Like many people today, you may drive a truck or SUV. You didn’t buy it for adventure, but you are wondering whether it can handle a little time off the pavement. Here’s an off-roading checklist to help you decide just how far you can take your ride before it becomes dangerous to you or to your vehicle.
Heights, Overhangs and Angles
What is your vehicle’s ground clearance? A minimum of 8 inches is the safest choice for doing minor off-roading. A Jeep Wrangler has almost 10 inches of ground clearance, and the bumpers are elevated. The new Ford Bronco is the same way. The reason is that those overhangs can get caught on brush or limbs. Worse than getting stuck, getting caught could mean damage to your vehicle.
Ground clearance is just one part of the equation. Wheel travel and axle articulation are the others. Normally your wheels are not able to pivot widely. This would work against you on the road. However, for off-roading, this is a must-have capability. Approach, departure, and breakover angles must provide significant flexibility. To improve this, you may need an off-road suspension that allows greater wheel travel. It should also raise the vehicle’s ground clearance.
Most tires are designed to provide grip on the pavement. They aren’t ready for surfaces like wet grass or mud. That means most of us have tires that will slip and slide on the trail or in the field. To be sure your vehicle will be safe, you may need to upgrade your tires. This should get you the appropriate grip and help prevent punctures. It may help you get more ground clearance as well.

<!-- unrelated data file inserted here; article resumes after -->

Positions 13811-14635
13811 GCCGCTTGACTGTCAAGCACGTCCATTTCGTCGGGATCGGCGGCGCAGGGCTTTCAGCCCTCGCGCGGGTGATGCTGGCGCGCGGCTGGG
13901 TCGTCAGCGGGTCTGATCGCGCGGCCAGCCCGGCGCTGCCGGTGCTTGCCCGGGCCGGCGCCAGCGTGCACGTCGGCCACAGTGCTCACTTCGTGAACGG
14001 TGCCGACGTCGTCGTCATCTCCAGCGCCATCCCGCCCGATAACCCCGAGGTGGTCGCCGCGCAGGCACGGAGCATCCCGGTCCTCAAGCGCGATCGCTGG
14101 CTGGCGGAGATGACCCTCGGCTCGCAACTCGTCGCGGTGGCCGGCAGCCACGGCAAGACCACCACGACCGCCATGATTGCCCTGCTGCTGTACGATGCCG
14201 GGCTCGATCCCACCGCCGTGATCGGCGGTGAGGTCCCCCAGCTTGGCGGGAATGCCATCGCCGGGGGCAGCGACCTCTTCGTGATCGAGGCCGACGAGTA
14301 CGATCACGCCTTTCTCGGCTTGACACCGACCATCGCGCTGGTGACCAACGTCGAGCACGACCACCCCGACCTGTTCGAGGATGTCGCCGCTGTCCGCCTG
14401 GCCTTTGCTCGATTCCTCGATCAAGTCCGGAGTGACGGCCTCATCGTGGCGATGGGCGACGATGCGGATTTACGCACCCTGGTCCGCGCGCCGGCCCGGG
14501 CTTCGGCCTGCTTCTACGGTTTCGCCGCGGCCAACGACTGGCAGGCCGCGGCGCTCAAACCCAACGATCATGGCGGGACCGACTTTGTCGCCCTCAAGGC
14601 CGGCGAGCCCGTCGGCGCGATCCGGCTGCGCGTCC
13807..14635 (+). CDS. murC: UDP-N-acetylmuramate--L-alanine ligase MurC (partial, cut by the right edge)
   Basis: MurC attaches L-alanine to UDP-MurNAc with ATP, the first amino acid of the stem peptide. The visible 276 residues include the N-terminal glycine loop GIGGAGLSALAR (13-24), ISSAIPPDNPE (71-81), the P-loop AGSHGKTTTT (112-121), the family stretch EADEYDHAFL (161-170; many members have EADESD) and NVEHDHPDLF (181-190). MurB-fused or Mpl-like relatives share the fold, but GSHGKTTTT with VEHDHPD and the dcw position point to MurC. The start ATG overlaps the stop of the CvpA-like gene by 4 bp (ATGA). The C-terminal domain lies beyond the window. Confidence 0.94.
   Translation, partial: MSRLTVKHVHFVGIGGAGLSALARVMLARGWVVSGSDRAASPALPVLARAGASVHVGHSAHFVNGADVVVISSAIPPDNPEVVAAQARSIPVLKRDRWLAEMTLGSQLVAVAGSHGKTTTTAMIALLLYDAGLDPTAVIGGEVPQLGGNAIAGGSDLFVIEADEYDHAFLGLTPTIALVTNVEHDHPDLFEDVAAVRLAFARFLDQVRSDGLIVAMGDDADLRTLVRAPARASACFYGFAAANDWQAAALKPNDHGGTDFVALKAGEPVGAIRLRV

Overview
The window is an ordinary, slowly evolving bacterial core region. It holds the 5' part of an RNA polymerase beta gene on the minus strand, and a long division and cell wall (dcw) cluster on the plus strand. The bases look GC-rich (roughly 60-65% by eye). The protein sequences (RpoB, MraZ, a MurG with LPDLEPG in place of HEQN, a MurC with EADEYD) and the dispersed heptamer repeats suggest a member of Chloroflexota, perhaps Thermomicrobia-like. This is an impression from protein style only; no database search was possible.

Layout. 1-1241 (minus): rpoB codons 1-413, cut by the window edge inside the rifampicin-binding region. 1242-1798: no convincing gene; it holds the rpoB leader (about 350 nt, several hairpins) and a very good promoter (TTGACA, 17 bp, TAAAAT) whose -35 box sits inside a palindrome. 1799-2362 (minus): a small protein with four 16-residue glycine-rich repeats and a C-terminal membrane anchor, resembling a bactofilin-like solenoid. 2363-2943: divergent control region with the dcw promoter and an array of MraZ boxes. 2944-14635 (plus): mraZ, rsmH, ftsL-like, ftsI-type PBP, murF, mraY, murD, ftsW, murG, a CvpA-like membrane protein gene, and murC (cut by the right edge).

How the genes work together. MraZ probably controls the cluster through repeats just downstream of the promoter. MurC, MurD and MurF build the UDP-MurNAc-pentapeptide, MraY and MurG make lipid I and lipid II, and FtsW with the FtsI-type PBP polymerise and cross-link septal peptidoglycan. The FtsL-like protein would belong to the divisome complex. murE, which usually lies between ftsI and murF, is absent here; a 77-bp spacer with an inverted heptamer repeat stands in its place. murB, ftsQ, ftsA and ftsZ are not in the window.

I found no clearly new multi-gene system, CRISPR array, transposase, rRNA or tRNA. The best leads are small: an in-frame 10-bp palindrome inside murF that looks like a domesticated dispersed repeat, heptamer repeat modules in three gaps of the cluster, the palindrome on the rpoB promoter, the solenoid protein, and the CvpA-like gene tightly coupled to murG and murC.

Your SUV has traction controls that can actually get in your way. Can you turn them off? If so, then you can handle the trail better. Likewise, if you have crash avoidance features, you need to be able to turn them off. All of these terrific devices become a burden on the trail.
A modern SUV rarely has skid plates unless it was designed specifically for off-roading. This armor is an important defense against the brush and flying debris on fields and trails. Assuming your vehicle doesn’t have it, you should limit your trail riding. You don’t want an hour or two of fun to destroy your SUV.
If you are serious about hitting the trail, you may be able to buy skid plates from your dealer. Be careful to get ones that will protect your car’s vital organs such as the fuel tank. Also, if possible, get the ones approved by your manufacturer. You don’t want to ruin your SUV at the same time you are trying to protect it.
Many SUVs and trucks do not have four-wheel drive. Front-wheel drive vehicles are especially vulnerable if taken off-road. Rear-wheel trucks may be fine. All-wheel drive may have a special setting for off-road, but usually that is not sufficient for real trail challenges. True four-wheel drive can lock the wheels to allow them to spin in tandem. A low-range transfer case allows the vehicle to harness torque at very slow speeds.
A Few Warnings
Even if your vehicle meets all of these criteria, it could still lack the necessary capability to crawl or to ford water. You should use extreme caution when faced with tough terrain or a creek. Furthermore, you should have backup plans to get yourself out of a jam.
Before you take your SUV or truck off road, make sure you know exactly what it can handle. You don’t want to find out the hard way that you should have stayed on pavement.